This Thursday, April 25 the nation celebrates ANZAC Day to commemorate the New Zealanders who lost their lives in war and also to honour the returned servicemen and women.
We wanted to take the time to recognise and remember those in New Zealand and Australia who served during the First World War. On ANZAC Day, we pause to reflect on our nation’s experience of the First World War and how the sacrifices made continue to impact both our present and future.
With that in mind, we wanted to highlight the projects we’ve worked on that convey New Zealand’s contributions to the First World War. After working with the First World War Centenary Programme Office (WW100), we’ve learned about the legacy that the First World War has had on our nation. We continue to feel humbled by the fact that we were able to work closely with WW100 to help reveal the truth behind such an important part of New Zealand’s history.
We first worked alongside WW100 to create five short videos for the legacy project Ngā Tapuwae New Zealand First World War Trails. Ngā Tapuwae explores the experiences and stories of New Zealand soldiers in Gallipoli and on the Western Front.
We were honoured to create a video series that increased awareness of Ngā Tapuwae Trails and in particular the Western Front Trails and history. Through the animations, we told different stories about those involved in the First World War.
Interested in learning more about our process to create these videos? Here’s a link to the project breakdown:
Based on the impact of the Ngā Tapuwae project, we were given the opportunity to create animations that celebrate the compassion of New Zealand women during the First World War. With an array of historical images, we set out to create a piece that appealed to modern day audiences by utilising contemporary patterns and colours to bring the assets to life.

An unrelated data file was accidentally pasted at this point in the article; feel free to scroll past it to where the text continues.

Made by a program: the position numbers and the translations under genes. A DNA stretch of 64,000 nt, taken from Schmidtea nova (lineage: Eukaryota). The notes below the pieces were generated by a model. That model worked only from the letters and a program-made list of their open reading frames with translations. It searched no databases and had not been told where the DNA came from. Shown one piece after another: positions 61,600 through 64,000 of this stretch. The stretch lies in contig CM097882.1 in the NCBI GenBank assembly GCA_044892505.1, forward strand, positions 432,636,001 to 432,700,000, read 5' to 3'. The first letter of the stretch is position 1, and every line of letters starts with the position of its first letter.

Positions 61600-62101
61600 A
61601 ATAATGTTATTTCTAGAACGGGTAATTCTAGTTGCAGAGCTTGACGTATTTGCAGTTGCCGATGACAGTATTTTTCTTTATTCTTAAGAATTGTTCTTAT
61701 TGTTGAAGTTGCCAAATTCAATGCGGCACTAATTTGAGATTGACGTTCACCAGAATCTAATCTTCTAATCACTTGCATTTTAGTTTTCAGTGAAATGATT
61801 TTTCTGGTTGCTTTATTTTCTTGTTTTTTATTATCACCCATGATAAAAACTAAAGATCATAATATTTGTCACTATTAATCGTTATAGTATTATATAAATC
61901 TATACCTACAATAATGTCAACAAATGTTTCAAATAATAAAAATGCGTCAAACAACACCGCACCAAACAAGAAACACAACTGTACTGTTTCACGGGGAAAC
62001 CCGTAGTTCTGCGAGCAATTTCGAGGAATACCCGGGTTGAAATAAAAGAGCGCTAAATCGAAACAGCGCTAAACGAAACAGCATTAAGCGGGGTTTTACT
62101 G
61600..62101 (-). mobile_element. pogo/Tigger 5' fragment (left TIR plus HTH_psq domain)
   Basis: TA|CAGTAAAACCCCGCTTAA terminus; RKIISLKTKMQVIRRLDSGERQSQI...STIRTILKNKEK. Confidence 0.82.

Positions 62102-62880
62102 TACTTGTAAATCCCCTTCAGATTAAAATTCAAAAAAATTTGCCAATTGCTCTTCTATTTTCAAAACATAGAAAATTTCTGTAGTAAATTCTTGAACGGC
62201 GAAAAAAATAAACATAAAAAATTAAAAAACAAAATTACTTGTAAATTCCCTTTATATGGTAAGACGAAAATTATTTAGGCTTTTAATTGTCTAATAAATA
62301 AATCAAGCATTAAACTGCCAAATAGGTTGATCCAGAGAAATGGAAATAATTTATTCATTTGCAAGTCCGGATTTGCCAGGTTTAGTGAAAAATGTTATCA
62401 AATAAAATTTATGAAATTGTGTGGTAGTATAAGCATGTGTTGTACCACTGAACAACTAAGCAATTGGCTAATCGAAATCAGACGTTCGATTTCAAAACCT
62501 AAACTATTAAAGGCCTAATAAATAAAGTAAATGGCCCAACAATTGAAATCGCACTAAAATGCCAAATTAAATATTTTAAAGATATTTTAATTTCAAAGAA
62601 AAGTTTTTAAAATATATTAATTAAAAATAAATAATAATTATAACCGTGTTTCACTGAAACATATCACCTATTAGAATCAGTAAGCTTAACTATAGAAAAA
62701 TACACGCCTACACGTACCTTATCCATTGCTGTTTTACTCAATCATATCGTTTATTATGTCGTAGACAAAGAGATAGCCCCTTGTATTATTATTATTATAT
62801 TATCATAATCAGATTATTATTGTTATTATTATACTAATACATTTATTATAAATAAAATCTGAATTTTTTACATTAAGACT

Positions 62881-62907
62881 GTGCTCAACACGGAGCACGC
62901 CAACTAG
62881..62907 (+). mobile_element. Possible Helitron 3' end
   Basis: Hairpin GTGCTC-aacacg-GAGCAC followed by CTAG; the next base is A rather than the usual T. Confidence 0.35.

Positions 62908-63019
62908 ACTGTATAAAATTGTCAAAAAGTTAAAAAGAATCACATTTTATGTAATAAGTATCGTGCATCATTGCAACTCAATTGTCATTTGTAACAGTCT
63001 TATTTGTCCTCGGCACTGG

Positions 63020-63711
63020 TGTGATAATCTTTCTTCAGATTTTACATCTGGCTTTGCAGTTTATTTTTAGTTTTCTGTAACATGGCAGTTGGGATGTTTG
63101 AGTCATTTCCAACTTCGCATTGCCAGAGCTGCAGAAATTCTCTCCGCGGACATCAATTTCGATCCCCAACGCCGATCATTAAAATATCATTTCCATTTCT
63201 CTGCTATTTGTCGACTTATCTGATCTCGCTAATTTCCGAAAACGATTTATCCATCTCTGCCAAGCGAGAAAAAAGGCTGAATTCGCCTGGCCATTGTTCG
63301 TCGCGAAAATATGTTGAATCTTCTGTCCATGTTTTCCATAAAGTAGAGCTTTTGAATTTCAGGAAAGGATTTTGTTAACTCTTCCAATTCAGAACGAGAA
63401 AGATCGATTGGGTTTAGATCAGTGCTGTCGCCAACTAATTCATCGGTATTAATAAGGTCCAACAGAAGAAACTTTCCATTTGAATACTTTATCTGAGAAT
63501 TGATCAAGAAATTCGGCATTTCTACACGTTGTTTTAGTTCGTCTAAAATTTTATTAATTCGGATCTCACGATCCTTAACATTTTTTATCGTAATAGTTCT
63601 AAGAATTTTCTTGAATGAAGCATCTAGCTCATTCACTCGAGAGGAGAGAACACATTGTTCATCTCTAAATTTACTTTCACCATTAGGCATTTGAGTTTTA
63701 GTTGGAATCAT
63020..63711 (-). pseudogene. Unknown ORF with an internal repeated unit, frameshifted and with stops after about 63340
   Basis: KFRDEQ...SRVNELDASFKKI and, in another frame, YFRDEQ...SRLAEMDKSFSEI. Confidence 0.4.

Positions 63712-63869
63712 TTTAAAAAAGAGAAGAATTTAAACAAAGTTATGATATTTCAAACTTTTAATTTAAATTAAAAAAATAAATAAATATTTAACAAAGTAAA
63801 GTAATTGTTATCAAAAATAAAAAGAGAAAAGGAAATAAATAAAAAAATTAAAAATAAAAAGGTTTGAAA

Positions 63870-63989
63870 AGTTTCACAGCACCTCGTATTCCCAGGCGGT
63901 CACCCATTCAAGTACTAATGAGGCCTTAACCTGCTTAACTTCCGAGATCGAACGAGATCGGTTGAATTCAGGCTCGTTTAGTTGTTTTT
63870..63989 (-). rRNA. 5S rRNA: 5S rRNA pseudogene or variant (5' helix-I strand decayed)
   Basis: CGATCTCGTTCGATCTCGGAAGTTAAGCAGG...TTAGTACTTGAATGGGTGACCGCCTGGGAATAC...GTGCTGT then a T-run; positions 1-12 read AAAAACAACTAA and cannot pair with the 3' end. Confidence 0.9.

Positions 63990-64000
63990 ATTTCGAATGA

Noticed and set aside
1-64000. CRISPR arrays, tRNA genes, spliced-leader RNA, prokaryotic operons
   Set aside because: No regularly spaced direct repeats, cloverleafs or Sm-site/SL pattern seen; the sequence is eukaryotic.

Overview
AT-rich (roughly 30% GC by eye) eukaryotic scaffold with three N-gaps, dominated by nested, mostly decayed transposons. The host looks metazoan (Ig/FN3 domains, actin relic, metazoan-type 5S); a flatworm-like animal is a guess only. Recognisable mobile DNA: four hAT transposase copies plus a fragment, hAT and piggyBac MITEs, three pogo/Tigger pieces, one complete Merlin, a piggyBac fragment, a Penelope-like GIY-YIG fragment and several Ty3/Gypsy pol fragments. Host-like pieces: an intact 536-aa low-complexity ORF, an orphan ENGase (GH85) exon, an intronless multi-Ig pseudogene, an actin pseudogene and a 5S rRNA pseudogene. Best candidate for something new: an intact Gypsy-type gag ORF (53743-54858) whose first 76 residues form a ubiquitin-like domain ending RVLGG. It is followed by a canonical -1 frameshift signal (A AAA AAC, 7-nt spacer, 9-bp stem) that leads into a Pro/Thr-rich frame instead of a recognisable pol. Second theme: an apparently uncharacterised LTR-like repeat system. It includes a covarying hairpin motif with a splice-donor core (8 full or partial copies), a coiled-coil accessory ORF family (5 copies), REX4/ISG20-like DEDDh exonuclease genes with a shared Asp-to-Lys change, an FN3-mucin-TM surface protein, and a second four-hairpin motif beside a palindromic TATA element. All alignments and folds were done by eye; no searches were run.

If you’d like to see more details about the project on our site, here’s the link:
Censorship (Fake news is nothing new)
100 years ago, censorship restrictions during the First World War saw newspaper headlines portray disastrous battles as decisive victories. At home and abroad, everything from mail and telegrams, to plays and photographs, were subject to inspection and censorship.
Though censorship may seem like an archaic subject, fake news is nothing new. For this project, our objective was to put wartime censorship under the spotlight. With censorship as the theme, we created an entire campaign comprised of an animated explainer video, teaser animations, social media content and digital posters. We crafted everything from script to screen and gave the audience the tools they needed to analyse a range of perspectives on censorship – both 100 years ago and what it means today.
If you’d like to learn more about this campaign, here’s a link to the project with a detailed breakdown:
We’re honoured to have had the opportunity to help disseminate WW100’s messages in order to educate people about NZ’s contributions to the First World War.
Curious to learn more about WW100?
Click on the link below to better understand New Zealand’s past and how it continues to shape us today: